Why should everyone else get the easy path?

Simple answer is that every member of a team having to learn something the long way is inefficient and a waste of everyone’s time.

Once you know something, pass that knowledge on to someone else. Save them the pain you had to go through so they can put their efforts towards something more useful and productive.

If someone else had already solved the problem you spent a week figuring out, wouldn’t you rather they recorded what they did so you could avoid repeating their pain?

What to document.

Hopefully if you’ve got this far, I’ve convinced you of the benefits of documenting what you know. So how much do you document?

Simple answer is…there is no simple answer to that.

In broad strokes, I take a process or a task and document that in isolation.

In the last week, I have documented the following tasks that I do:

  • Clearing website CDN cache - the easy way.
  • Clearing website CDN cache when the easy way doesn’t work.
  • What build pipelines do we have? What is their purpose and how do I use each? What would I like to add to them in the future?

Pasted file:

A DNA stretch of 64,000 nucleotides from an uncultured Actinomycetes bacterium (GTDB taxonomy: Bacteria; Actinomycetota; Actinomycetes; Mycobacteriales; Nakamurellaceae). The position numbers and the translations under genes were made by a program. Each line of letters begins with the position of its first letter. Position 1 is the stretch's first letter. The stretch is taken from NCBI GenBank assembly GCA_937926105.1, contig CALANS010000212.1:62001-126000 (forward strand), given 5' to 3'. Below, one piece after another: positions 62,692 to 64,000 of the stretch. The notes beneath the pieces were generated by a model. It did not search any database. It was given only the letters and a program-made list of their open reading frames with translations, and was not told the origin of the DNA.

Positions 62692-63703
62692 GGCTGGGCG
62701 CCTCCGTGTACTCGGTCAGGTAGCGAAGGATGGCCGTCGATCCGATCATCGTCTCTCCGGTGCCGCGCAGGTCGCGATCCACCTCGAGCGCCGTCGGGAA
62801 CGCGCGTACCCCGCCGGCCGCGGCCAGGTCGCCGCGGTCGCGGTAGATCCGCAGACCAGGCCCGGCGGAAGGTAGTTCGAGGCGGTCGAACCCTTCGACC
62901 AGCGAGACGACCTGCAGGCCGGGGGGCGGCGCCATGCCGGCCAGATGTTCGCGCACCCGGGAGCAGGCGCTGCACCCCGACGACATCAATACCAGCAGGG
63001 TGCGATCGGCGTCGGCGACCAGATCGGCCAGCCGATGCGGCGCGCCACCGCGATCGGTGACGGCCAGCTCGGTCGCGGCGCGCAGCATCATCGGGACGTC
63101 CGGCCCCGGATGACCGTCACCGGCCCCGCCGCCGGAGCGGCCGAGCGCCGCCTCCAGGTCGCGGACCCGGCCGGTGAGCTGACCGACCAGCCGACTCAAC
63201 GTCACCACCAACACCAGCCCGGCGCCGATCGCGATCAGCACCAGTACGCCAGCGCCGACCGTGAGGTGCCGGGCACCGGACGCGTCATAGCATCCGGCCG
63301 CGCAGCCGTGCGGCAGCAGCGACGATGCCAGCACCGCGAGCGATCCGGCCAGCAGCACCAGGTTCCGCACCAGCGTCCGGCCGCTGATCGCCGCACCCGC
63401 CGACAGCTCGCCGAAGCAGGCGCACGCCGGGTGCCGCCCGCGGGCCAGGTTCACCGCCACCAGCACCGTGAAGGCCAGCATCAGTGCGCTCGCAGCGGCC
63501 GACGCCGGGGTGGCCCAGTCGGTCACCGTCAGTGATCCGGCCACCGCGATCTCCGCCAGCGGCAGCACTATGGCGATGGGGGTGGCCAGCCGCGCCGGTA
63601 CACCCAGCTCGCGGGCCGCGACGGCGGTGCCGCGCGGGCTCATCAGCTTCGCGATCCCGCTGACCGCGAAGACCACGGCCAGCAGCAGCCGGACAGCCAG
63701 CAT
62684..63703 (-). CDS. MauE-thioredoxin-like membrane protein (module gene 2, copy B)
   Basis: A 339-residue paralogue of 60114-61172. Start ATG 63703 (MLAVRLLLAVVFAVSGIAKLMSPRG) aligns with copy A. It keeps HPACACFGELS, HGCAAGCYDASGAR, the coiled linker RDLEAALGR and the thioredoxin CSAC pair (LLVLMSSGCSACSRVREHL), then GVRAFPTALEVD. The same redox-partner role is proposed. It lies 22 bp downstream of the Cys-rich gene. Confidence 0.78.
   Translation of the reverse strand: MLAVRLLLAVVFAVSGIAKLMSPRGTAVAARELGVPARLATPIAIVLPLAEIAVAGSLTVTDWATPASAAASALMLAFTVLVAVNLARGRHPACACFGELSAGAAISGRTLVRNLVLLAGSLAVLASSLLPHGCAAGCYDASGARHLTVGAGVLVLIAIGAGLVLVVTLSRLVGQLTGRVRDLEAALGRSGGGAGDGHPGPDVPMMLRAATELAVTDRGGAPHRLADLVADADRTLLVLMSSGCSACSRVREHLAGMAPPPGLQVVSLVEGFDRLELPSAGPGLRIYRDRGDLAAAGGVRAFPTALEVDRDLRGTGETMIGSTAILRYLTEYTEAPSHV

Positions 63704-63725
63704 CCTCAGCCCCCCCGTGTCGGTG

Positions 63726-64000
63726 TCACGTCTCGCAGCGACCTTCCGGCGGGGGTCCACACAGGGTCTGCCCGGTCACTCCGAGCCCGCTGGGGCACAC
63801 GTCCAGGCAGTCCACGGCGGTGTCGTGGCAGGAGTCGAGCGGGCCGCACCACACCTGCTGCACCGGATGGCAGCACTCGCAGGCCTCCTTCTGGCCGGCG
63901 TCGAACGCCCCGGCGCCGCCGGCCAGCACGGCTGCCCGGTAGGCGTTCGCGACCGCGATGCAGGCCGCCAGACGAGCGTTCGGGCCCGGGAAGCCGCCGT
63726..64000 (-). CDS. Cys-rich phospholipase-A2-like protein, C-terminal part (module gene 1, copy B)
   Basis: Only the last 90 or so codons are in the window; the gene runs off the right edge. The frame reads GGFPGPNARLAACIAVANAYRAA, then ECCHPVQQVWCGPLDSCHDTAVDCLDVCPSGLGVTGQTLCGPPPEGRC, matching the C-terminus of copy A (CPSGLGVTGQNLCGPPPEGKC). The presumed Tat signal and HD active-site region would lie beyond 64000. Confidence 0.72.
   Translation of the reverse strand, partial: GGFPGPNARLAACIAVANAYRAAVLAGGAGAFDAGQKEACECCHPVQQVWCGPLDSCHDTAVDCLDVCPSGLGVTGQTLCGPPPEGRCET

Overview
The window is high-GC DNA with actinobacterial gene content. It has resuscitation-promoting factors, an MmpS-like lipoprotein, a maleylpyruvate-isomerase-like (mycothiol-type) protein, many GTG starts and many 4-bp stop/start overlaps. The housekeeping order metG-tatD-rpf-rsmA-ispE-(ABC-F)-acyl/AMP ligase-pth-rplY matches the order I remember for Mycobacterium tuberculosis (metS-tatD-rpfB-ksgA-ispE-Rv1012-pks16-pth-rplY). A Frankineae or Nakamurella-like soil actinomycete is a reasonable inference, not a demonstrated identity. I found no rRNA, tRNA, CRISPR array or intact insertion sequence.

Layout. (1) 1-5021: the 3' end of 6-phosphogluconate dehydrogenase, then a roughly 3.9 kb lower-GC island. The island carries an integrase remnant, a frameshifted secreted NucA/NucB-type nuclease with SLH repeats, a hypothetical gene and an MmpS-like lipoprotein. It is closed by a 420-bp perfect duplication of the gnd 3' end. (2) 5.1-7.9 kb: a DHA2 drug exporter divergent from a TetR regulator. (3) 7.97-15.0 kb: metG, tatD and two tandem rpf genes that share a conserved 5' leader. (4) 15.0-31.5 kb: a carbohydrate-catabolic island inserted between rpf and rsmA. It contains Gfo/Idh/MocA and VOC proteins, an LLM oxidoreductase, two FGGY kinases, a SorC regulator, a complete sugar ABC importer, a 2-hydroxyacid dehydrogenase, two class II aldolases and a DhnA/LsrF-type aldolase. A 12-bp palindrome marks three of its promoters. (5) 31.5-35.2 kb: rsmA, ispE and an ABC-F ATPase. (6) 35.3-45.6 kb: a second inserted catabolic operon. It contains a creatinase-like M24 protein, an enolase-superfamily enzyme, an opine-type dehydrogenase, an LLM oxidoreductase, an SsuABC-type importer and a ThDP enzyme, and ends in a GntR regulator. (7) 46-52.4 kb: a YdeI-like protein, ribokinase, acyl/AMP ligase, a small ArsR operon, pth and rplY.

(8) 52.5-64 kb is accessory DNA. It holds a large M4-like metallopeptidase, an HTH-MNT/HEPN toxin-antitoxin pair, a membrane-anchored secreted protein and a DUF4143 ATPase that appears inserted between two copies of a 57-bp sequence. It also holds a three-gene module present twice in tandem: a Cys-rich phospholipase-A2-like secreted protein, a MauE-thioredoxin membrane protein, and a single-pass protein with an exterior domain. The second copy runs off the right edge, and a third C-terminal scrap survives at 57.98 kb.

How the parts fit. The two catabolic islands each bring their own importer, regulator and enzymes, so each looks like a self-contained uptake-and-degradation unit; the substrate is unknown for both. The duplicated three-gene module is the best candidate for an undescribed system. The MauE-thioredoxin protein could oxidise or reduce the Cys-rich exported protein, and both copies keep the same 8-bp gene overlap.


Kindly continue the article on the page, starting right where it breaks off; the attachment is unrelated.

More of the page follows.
• Same for release pipelines.
  • How to upload files to cloud storage to share with third-party support teams.
  • Website failover procedure (both emergency and non-emergency procedure).
  • New APM setup, what is there, what isn’t, checklist of what we want to add.

The above covers a few different categories of docs

  • How to do X.
  • How X works.
  • How we would like X to work in the future.

All of these add value in different ways, but importantly they all add value.

Don’t let perfect be the enemy of good enough. If what you really need is a hundred page masterpiece to fully describe the ins and outs of a system, use the documentation of the individual tasks and processes as your starting point. Don’t put off writing anything because you don’t have the time to write War and Peace.